Addressing the Stigma around Career and Technical Education

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Career and technical education (CTE) is getting quite a bit of love this year. In June, the House of Representatives unanimously passed a bill to reauthorize the Carl D. Perkins Act—the main piece of federal legislation governing these types of programs—with a focus on giving states greater autonomy in funding CTE and aligning it with local workforce needs. And the Trump administration has launched a push to expand apprenticeships, including those suited for students looking to enter the workforce right after high school.

Inside Higher Ed recently reported that California is making a sizable investment of $200 million annually to strengthen CTE programs within the state’s community college system. The effort has many components—from closer collaboration between colleges, businesses and workforce boards to curriculum updates and new faculty—but perhaps the most striking element is a $6 million marketing campaign to change the way CTE is perceived by both current and prospective students. This piece could very well turn out to be the key to success for the whole effort.

Here in the U.S., career and technical education continues to suffer from an image problem. Too often, students and parents view it as a path to menial, low-paid jobs for those who are not ready for college. Efforts to improve the quality of CTE programs and emerging opportunities in well-paying, high-growth industries like renewable energy, advanced manufacturing and health care have so far been insufficient in changing those opinions.

Alternatively, students may not be aware of what CTE is. According to the Inside Higher Ed story, California’s community college system conducted a study in 2016 that found “30 percent of students who were currently enrolled in career and technical programs had heard about CTE but said they didn’t know anything about it.” Without a meaningful shift in the way CTE is being perceived, investments in the quality and quantity of these programs will only go so far.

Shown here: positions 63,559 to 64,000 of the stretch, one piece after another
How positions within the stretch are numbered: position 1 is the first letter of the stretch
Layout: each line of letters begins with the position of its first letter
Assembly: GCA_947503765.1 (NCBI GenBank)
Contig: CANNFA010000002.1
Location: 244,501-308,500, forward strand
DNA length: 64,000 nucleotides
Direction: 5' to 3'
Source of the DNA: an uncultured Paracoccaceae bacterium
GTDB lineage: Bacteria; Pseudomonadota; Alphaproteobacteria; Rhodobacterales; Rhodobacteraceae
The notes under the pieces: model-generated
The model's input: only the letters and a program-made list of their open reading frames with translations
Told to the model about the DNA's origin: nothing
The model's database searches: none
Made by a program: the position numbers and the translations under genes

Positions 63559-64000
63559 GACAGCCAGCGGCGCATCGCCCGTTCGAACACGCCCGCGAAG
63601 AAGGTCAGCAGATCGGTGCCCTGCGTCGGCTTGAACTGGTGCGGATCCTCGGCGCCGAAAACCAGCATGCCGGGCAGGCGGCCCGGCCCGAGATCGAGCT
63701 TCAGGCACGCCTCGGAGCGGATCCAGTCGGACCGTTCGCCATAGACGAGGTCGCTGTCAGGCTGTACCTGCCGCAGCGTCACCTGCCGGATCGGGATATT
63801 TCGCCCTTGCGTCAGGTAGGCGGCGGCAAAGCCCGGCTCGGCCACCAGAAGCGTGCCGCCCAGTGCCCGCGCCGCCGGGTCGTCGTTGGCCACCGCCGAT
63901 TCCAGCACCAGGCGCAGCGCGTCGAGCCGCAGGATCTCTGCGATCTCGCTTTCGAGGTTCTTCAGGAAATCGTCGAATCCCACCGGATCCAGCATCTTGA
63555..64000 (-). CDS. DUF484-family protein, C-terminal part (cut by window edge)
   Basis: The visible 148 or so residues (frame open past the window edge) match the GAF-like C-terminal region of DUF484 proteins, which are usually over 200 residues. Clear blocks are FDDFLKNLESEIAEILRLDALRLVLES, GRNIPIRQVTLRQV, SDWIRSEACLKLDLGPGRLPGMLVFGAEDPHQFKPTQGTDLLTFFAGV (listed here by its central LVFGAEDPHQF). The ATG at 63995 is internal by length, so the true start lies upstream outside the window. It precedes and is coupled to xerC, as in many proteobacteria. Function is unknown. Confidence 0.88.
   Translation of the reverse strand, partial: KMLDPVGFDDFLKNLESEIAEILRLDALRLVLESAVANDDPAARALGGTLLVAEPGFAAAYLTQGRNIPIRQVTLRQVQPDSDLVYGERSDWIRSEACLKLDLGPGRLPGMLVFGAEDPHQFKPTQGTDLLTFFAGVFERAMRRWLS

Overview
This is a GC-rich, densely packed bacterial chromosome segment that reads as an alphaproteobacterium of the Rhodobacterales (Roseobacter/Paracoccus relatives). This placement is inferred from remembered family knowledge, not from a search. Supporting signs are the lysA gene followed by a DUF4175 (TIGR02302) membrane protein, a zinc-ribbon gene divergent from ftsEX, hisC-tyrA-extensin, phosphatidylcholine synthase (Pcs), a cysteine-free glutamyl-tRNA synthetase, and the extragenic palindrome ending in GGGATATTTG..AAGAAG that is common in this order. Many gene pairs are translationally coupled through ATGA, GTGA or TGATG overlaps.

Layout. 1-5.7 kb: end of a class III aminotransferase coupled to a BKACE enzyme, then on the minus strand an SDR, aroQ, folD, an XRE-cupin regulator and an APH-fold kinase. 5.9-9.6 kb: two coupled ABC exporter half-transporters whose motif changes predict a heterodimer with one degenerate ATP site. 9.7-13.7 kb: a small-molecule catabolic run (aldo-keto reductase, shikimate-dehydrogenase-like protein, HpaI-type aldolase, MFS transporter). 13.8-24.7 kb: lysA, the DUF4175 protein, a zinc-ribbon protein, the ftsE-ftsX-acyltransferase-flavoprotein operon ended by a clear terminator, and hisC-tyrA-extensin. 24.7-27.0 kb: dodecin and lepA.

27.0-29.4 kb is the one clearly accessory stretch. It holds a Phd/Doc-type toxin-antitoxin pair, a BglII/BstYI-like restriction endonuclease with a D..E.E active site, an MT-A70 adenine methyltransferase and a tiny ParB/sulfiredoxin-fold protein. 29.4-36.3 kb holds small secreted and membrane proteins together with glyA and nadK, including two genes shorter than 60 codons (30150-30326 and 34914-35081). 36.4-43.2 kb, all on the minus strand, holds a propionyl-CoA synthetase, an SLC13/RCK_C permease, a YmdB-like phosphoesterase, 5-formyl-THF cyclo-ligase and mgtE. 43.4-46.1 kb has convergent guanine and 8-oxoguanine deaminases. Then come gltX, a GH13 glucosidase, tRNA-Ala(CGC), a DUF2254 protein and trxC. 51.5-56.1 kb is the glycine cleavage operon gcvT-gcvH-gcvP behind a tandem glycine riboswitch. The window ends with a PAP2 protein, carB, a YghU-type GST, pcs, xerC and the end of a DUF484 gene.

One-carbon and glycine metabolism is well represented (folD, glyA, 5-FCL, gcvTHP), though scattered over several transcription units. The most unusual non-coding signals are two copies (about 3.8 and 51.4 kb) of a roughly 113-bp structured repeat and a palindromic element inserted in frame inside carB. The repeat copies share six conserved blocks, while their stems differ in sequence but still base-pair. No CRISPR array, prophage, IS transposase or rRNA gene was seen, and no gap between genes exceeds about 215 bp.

I’m originally from Germany, and much has been written recently about how that country’s apprenticeship system could be a model for reforms in the U.S. There are many reasons why Germany’s system is strong, including academic rigor and close involvement by employers in determining what students learn. But one of the greatest advantages is that German apprenticeships are widely seen as a respectable way to earn a high-quality credential that prepares students for a successful, well-paying career. And this view is even shared by many high school graduates who have strong grades and could easily pursue a college degree.

Ultimately, the key to removing the stigma around CTE and broadening its appeal will be to showcase how these programs work and where they can lead through personal stories. When it comes to education communications, one rule is increasingly important: Data is good, but stories are better. While there are plenty of studies to back up the positive effects of CTE, overcoming misinformation and prejudice will be easier when prospective students see how these programs have helped peers with whom they can identify.

From high-performing students already accepted into college to those whose talents are better suited for hands-on learning, apprenticeships and other CTE programs can effectively serve a broad spectrum of future workers. But they need to be aware of the opportunities.

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Addressing the Stigma around Career and Technical Education

Cybersecurity-datacenter

Career and technical education (CTE) is getting quite a bit of love this year. In June, the House of Representatives unanimously passed a bill to reauthorize the Carl D. Perkins Act—the main piece of federal legislation governing these types of programs—with a focus on giving states greater autonomy in funding CTE and aligning it with local workforce needs. And the Trump administration has launched a push to expand apprenticeships, including those suited for students looking to enter the workforce right after high school.
Inside Higher Ed recently reported that California is making a sizable investment of $200 million annually to strengthen CTE programs within the state’s community college system. The effort has many components—from closer collaboration between colleges, businesses and workforce …

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Education

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